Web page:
Review: Dumplin’ by Julie Murphy

Note: this review contains minor plot spoilers for this book. 

dumplin

Hi, friends! I hope everyone has had a wonderful summer! I’ve been doing tons of reading during my lunch breaks and (meager) down time at home, and I am currently working on a post that will summarize that experience and share some of my favorite and least favorite titles! Before that comes out, though, I wanted to talk about a book I just finished, which I have been dying to talk about with literally every person I see. That book is Dumplin’ by Julie Murphy.

My girlfriend, who is also a children’s librarian, recommended this book to me soon after it came out two years ago. It’s a big deal for a YA book to earn her stamp of approval–she’s delightfully discerning and critical when it comes to material for kids and teens–so I shuffled it up my “To-Read” list accordingly. I finally picked it up from the library, however, when I found out that there’s going to be a film adaptation coming out soon.

Guys, I am so glad I did.

For those of you who don’t know, Dumplin’ is about a teenage girl named Willowdean Dickson who lives in Clover City, Texas. Will is fat, and unapologetically so, although she does struggle with insecurities and fears related to how other people perceive her body. While the press around this book focuses on Willowdean entering a beauty pageant to combat those insecurities, the real story of Dumplin’  is that of Will’s relationships with her friends and family. She has a thin and beautiful best friend named Ellen, a crush on the cute guy at work, and a beloved aunt who passed away six months prior, leaving her alone with her emotionally distant mom. This story could have easily focused entirely on the details and intrigue of the pageant Miss Congeniality-style (minus the whole “undercover spy” angle), but the depth and richness of the book really lies in how Will relates to the people in her life.

The two things I appreciated most about Dumplin’ were 1) the interesting details we get about even minor characters, and 2) the clarity and care the author dedicates to Clover City as a setting. I’m fascinated by the ways an author describes and illustrates where their story takes place, and it’s obvious that Julie Murphy dedicated a lot of love and energy to Clover City. Something as simple as describing the location of The Chili Bowl relative to Harpy’s (two fast food joints that feature prominently in the story) made me feel like I could really drive around this town. Similarly, characters that could have been flat stereotypes–the ugly loser, the cute jock, the evil stepmother–all get personalities, complexities, and their own inner lives. I was particularly struck by the parents, who so often get used as cheap plot devices in teen novels. When Mitch’s father chooses to eat dinner in front of the television, or when Willowdean runs into Bo’s family at the mall, I felt like I was peeking back in time at real interactions I could have had with the parents of my friends, who always loomed large in my life. It was so refreshing for every character to feel like someone I could actually know.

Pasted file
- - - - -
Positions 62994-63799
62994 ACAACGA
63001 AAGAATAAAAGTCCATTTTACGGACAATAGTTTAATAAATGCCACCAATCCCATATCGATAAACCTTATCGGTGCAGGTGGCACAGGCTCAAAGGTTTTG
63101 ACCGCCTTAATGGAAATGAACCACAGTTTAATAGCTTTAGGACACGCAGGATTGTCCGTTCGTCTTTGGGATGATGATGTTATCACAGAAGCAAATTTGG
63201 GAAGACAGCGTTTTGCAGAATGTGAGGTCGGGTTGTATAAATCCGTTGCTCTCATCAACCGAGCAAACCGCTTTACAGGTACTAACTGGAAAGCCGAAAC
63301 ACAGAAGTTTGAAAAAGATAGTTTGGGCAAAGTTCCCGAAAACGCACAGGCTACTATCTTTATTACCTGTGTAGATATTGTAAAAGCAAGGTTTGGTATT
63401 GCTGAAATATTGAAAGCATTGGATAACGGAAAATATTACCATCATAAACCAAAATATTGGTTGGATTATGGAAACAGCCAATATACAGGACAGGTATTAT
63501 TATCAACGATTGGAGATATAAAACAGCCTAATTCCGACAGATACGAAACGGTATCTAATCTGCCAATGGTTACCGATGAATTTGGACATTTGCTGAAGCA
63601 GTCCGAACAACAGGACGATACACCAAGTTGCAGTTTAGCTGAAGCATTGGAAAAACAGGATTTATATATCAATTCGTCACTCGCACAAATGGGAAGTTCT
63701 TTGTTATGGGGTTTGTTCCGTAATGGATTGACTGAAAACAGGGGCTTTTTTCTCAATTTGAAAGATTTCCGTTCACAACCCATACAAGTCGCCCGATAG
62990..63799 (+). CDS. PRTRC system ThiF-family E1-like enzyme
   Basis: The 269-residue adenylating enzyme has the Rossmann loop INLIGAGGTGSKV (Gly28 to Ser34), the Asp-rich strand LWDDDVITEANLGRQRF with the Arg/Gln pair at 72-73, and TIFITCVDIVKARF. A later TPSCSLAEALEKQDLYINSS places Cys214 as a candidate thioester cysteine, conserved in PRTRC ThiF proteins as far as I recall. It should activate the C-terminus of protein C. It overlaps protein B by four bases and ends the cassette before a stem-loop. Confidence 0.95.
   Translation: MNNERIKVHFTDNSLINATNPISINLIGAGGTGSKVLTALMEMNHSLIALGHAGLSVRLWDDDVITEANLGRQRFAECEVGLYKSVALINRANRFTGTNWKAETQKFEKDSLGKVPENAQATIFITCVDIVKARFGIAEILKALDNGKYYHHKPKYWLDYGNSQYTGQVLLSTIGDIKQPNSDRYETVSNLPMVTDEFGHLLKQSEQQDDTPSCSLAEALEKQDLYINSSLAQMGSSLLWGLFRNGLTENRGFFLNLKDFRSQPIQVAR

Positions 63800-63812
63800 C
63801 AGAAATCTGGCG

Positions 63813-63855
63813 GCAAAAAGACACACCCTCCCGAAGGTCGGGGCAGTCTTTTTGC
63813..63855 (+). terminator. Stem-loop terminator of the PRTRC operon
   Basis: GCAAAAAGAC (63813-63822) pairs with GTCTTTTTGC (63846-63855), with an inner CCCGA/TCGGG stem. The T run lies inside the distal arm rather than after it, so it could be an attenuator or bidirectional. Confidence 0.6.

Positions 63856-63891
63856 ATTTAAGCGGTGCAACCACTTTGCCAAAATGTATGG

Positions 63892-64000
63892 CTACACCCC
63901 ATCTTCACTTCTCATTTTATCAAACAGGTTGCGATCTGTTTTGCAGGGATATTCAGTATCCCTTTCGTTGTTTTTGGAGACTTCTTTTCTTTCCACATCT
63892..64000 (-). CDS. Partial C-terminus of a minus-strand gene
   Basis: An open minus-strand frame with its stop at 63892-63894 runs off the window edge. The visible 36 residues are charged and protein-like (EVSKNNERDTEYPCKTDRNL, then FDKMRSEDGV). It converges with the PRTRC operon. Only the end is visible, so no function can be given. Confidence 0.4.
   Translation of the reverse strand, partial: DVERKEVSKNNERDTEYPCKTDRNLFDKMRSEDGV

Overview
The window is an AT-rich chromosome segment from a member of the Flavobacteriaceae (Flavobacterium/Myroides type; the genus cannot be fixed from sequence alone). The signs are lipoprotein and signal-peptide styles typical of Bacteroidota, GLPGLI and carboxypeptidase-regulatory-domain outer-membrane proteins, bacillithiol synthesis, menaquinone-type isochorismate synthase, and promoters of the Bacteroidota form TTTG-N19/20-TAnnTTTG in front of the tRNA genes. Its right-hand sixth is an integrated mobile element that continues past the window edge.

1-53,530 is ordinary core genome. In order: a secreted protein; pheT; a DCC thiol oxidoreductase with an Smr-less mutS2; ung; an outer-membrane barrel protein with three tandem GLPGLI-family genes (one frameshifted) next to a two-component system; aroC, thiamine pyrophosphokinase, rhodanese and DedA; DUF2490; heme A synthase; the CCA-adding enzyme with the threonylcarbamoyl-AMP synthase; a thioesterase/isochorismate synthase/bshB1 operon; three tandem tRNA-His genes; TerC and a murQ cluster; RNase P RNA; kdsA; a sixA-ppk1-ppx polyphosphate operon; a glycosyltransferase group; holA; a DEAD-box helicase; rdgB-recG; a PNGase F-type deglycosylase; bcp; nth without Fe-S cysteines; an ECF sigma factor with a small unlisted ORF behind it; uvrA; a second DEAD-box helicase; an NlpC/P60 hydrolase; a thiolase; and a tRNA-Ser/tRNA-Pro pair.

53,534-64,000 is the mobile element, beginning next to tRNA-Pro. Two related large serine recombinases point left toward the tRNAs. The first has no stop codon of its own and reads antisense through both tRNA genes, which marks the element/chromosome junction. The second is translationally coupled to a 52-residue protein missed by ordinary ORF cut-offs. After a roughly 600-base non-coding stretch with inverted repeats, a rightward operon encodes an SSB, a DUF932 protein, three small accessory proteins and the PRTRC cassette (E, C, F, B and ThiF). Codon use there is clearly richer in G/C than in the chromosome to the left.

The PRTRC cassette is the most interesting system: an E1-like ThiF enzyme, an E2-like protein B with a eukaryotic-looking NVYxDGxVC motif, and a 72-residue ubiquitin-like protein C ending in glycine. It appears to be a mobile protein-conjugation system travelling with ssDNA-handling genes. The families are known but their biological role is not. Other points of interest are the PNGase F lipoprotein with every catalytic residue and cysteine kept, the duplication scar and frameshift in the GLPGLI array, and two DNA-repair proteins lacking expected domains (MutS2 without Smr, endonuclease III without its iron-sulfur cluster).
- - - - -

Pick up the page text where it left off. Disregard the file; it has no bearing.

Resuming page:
Aside from the parts of Dumplin’ that impress me from an adult reader’s perspective, this book also gets at deeper, more emotional parts of me. Something I keep coming back to with newer YA titles, which I also mention in my review of The Upside of Unrequited by Becky Albertalli, is this question:

how would this book have affected me when I was a teenager?

I think any adult reading YA without this question at the forefront of their minds is totally missing the point. Ultimately, our opinion of YA, however loudly expressed in review journals or on Twitter, cannot outweigh the needs and interests of real-life teens. For me, Dumplin‘ would have been absolutely life-changing. A fat protagonist pushing back against her mother’s disappointment and fear, kissing cute people, and forging genuine friendships with other girls? I want everyone between the ages of 13 and 17 to wake up with a copy of this book under their pillow tomorrow. I really do.

One last note: after I finished reading this book, I Googled Julie Murphy to find out more about her work. I learned that not only was she a librarian like me, she’s also from my hometown (Bridgeport, CT). As if that wasn’t inspiring enough, she also wrote her first novel during NaNoWriMo, a challenge which I have attempted to complete, in some form or another, every November for the past ten (!!) years. Like many bookish folks, it has been my dream to write a novel for my entire life, and I think I finally have a story floating around in my brain that’s worth exploring. So in the year of our Lord 2017, I’m going to really buckle down and do the dang thing. NaNoWriMo 2017, here I come! Thanks for the inspiration, Julie Murphy!

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